Aug. 23, 2021

Star lineup of young Indigenous artists and intellectuals to appear at Calgary Pride Week

Calgary Institute for the Humanities event on Aug. 26 to feature UCalgary author and professor Joshua Whitehead
Joshua Whitehead, 2019

Some of the country’s most important Indigenous figures in poetry, literature, music, and activism will be setting the tone for Calgary’s Pride Week this month.

Held the evening before Pride Week festivities officially commence, UCalgary’s Institute for the Humanities’ (CIH) third annual LGBTQ2S+ Lecture will feature an online panel discussion with three celebrated young Indigenous artists and intellectuals: novelist and university assistant professor Joshua Whitehead, poet Billy-Ray Belcourt, and special musical guest Shawnee Kish.

The topic of the August 26 event will be the intersection of art and activism for queer, trans and Two-Spirit Indigenous artists. “Sometimes the 2S+ gets left out when discussing LGBTQ issues,” says UCalgary English professor and CIH director, James Ellis, who points out that homophobia was among the many insidious legacies of Canada’s colonization of First Nations people.

Prior to the formation of residential schools and the aggressive proliferation of European Christian influences, being gay, or Two-Spirit, was never stigmatized in First Nations culture, he says. In fact, Two-Spirit people in pre-colonial societies were honoured as visionaries, leaders, and healers with important spiritual responsibilities.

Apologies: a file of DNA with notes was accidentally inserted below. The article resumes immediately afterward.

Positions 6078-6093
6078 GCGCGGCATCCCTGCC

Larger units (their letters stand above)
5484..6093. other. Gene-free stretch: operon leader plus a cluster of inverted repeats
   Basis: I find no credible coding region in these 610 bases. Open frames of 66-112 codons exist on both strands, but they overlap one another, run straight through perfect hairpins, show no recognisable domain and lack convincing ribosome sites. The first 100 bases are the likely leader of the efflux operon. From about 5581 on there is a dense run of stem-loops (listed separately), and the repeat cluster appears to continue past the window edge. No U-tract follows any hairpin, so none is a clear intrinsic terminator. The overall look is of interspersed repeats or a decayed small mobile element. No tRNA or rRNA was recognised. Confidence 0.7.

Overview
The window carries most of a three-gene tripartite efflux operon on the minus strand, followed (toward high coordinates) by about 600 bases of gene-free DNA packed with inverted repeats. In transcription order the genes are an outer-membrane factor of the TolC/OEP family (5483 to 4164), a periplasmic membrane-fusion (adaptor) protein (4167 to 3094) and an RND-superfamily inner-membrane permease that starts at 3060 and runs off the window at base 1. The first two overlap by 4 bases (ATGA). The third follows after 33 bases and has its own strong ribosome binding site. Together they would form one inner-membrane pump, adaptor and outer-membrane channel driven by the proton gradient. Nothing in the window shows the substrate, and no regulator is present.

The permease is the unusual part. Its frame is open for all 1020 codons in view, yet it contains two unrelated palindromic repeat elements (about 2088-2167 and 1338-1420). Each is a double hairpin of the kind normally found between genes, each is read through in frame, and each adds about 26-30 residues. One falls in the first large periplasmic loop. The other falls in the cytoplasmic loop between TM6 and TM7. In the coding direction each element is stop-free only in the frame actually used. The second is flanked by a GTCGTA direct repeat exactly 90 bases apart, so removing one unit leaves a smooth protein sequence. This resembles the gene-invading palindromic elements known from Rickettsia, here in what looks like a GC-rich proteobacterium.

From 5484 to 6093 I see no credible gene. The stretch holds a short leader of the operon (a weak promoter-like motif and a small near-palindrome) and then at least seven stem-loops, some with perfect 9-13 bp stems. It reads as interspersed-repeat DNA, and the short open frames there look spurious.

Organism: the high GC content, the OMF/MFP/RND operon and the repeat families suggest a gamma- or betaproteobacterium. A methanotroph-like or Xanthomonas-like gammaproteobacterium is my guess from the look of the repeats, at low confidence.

“In light of the recent discoveries this summer and the importance of addressing Indigenous issues in the name of reconciliation, we thought it was particularly important to host emerging voices from the Indigenous community this year,” said Ellis.

“It’s great to see a resurgence of Indigenous voices coming back to the arts. Our panelists this year have won some of Canada’s highest awards and are important figures in their own right.”

The lecture certainly features a star-studded lineup: Whitehead, a Two-Spirit, Oji-nêhiyaw member of Peguis First Nation who teaches indigenous studies and English at UCalgary, won Canada Reads this year for his novel, Johnny Appleseed.

Belcourt, a writer and academic from the Driftpile Cree Nation, is an assistant professor at the University of British Columbia’s creative writing program, a former Rhodes Scholar, and the youngest ever winner of the Griffin Poetry Prize.

And Edmonton-based Two-Spirit musician Shawnee Kish has graced the stage with artists including Lady Gaga, Madonna and Alicia Keys.

While the University of Cagary has been a partner of Calgary Pride since 2016, the university’s history as a forum for progressive conversations on LGBTQ rights dates back to the 1960s. But it’s only been as recently as the past five years that Pride movements have started to acknowledge the various intersectionalities under the rainbow, says Calgary Pride’s manager of production and programming, Sumit Munjal.

“Our intent is to ensure the voices and opinions of folks from all marginalized communities, including immigrants and BIPOC, are reflected in the programming and how we engage with the community. It’s part of the overall ethos of Calgary Pride,” said Munjal, a UCalgary alum who graduated in 2019 with a degree in communications and media studies.

Aug. 26 at 7 p.m. — Calgary Institute for the Humanities presents their 3rd Annual LGBTQ2S+ Lecture - Indigenous Art and Activism: Three Voices. Register